On Wednesday morning -- Day 17 of a scheduled 37-day shoot for the movie "Fathers and Daughters" -- crews assembled as the sun peeked over the rooftops of million-dollar homes in Shadyside. They were there to film two scenes inside Mansions on Fifth Hotel.
Five large production trucks, five trailers and a "honeywagon" -- a nicer-than-generic port-a-potty mobile bathroom unit -- lined both sides of Westminster Place. Along Amberson Avenue, which runs perpendicular to Fifth Avenue, were four huge 18-wheelers, two smaller trucks and a variety of cars.
The "star trailer" for Russell Crowe, the film's biggest name, was parked next to Shadyside Presbyterian Church. He was in Pittsburgh several years ago to film 2010's "The Next Three Days" and had just arrived after a whirlwind press tour for his latest picture, "Noah."
Russell Crowe surfaces on set of movie filming in Pittsburgh
Academy Award-winning actor Russell Crowe made an appearance on the set of the movie "Fathers and Daughters," currently filming in Pittsburgh. (Video by Nate Guidry; 4/9/2014)
Co-stars Amanda Seyfried and Aaron Paul were involved earlier in the production of "Fathers and Daughters" but have since returned to Los Angeles.
Shooting a feature film on location requires coordination among the production company's transportation department, the city's public works office and often local community leaders. It also requires a fleet of vehicles bearing miles of cables, a forest of wood materials for construction and the all-important craft table supplies that supply cast and crew with lunch breaks at 4 a.m.
"The mobilization process, it's sort of like an intense planning and execution exercise, hourly and daily and by the moment," said David Haddad, president and CEO of the Pleasant Hills rental company his father began as an Amoco service station in 1954. "You have to be on the move and bring all of your own fluids, such as water and fuel. It's like a military operation."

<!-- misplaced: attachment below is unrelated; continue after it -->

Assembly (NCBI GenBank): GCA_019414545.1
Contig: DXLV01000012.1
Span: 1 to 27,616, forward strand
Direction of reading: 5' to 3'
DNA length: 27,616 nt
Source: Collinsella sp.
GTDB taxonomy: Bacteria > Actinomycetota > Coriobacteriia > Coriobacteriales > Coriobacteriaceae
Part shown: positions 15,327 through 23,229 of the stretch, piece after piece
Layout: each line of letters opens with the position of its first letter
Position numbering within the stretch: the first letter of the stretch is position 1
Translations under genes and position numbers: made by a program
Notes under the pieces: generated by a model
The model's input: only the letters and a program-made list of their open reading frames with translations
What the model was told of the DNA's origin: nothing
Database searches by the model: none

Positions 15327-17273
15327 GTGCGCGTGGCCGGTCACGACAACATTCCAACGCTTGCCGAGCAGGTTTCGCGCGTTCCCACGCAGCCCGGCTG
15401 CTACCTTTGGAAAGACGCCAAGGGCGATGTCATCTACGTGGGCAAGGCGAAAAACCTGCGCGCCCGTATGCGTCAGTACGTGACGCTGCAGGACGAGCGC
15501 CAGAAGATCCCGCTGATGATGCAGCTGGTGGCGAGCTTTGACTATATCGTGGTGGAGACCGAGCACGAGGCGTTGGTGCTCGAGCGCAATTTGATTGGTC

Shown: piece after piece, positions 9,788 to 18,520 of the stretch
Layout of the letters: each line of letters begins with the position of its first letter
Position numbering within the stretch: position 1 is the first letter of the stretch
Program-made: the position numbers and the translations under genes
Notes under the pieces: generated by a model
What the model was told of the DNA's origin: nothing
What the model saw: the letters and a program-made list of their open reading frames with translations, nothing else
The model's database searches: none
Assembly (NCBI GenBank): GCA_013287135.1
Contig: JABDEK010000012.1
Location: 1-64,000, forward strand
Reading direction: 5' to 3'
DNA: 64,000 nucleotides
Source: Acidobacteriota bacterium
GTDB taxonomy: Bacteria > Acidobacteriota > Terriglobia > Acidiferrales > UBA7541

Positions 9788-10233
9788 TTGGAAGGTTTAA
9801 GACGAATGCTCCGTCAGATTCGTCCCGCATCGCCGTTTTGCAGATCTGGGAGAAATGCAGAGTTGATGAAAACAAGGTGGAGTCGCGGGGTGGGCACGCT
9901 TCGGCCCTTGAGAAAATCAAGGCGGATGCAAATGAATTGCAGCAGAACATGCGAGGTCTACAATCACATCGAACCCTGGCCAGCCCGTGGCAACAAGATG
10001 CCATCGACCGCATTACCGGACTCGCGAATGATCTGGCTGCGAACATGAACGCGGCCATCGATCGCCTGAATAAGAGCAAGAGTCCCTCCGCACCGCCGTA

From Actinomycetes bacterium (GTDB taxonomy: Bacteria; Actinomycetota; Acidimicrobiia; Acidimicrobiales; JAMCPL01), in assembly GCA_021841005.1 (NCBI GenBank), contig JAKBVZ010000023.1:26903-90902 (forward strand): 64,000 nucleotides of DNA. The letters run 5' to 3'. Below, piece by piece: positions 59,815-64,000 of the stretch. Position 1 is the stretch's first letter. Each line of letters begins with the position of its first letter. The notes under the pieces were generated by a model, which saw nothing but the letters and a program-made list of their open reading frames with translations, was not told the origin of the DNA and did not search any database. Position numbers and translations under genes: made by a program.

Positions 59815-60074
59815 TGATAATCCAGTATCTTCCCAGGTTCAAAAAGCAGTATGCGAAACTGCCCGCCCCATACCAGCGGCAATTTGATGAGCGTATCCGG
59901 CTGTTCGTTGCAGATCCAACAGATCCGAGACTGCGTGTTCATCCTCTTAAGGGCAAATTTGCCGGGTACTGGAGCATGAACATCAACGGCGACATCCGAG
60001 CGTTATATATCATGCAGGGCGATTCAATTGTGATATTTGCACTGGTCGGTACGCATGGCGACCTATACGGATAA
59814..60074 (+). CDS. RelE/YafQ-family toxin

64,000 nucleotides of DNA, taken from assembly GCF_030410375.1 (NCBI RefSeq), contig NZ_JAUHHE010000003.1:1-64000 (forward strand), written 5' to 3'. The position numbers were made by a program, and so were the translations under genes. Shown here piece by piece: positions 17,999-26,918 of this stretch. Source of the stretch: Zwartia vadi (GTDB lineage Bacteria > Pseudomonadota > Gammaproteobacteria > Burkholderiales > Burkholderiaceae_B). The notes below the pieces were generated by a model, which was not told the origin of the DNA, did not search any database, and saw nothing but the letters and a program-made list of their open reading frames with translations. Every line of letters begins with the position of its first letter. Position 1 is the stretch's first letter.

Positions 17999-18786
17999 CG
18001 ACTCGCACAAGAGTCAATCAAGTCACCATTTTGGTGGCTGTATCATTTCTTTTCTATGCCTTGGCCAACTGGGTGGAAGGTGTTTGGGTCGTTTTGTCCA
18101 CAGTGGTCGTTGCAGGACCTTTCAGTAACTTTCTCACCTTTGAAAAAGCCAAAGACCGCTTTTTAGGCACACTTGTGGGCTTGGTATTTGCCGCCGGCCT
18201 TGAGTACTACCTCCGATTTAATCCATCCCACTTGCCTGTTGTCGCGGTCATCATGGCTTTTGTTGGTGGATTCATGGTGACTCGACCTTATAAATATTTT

The fleet of vehicles on set Wednesday represented just a portion of the overall traveling tech show. Some trucks had been left behind at what is called "home base," where the production company has established local offices.
In the case of "Fathers and Daughters," that would be 31st Street Studios in Strip District.
"We are only here for today, then we'll be all over Pittsburgh," said Richard Middleton, one of the film's executive producers. "We are going to be in Fox Chapel, we'll be Downtown, we're going to be back in Oakland at, I think -- what's the museums with the dinosaurs?
"We'll be back at the University of Pittsburgh and then shooting on stage [at the studios] for a couple of weeks."
That's a medium-length shoot by Pittsburgh standards. "Jack Reacher" with Tom Cruise did 65 days here in 2012, and "The Dark Knight Rises," 21 in 2011.
"Unstoppable," with Denzel Washington and Chris Pine, was the longest shoot in recent memory, at 83 days in 2009, according to Dawn Keezer, director of the Pittsburgh Film Office.
Despite the presence of stars on set, most productions are decidedly unglamorous. With the exception of a black, Cadillac SUV that shined as a crew member wiped it down with a chamois cloth, the vehicles were clean but plain as milk.
Haddad's Inc. is renting Voltage Pictures production company not just vehicles but also equipment such as lighting, cranes and scaffolding. It's one of the biggest such vendors on the East Coast, and among its clients in New York City was the production of "Noah."
"The trailer we have for Russell is also the one he had for 'Noah,' " Mr. Middleton said. "It's a very nice trailer."
Although Haddad's won't talk specifics, Mr. Crowe's trailer was similar to one listed on the website of "Hollywood Honeywagons and Production Vehicles."
That one -- a Pace Arrow with satellite television, full kitchen, bedroom and bath -- rents for $700 a day, $3,000 a week. Star Waggons Studio Rentals has a top-of-the-line model, the Single Slide Cast Trailer, which has 8-foot-high ceilings and sides that expand via hydraulics.
On the East Coast, it rents for $550 a day, and between $2,500 to $3,000 per week.
With the trucks occupying a big part of the streets, there were a few inconveniences. Residents had been forewarned by Voltage Pictures with a printed flier.
"Obviously, with movie-making you can't have zero impact, but you can have advance notice and treat them with respect," Mr. Middleton said.
"Let them know you appreciate being in their neighborhood, on their street. There are productions that do that and some that don't. The ones that don't are the ones that create a hostile atmosphere for the ones that come in after them."
Maria Sciullo: firstname.lastname@example.org, 412-263-1478 or @MariaSciulloPG.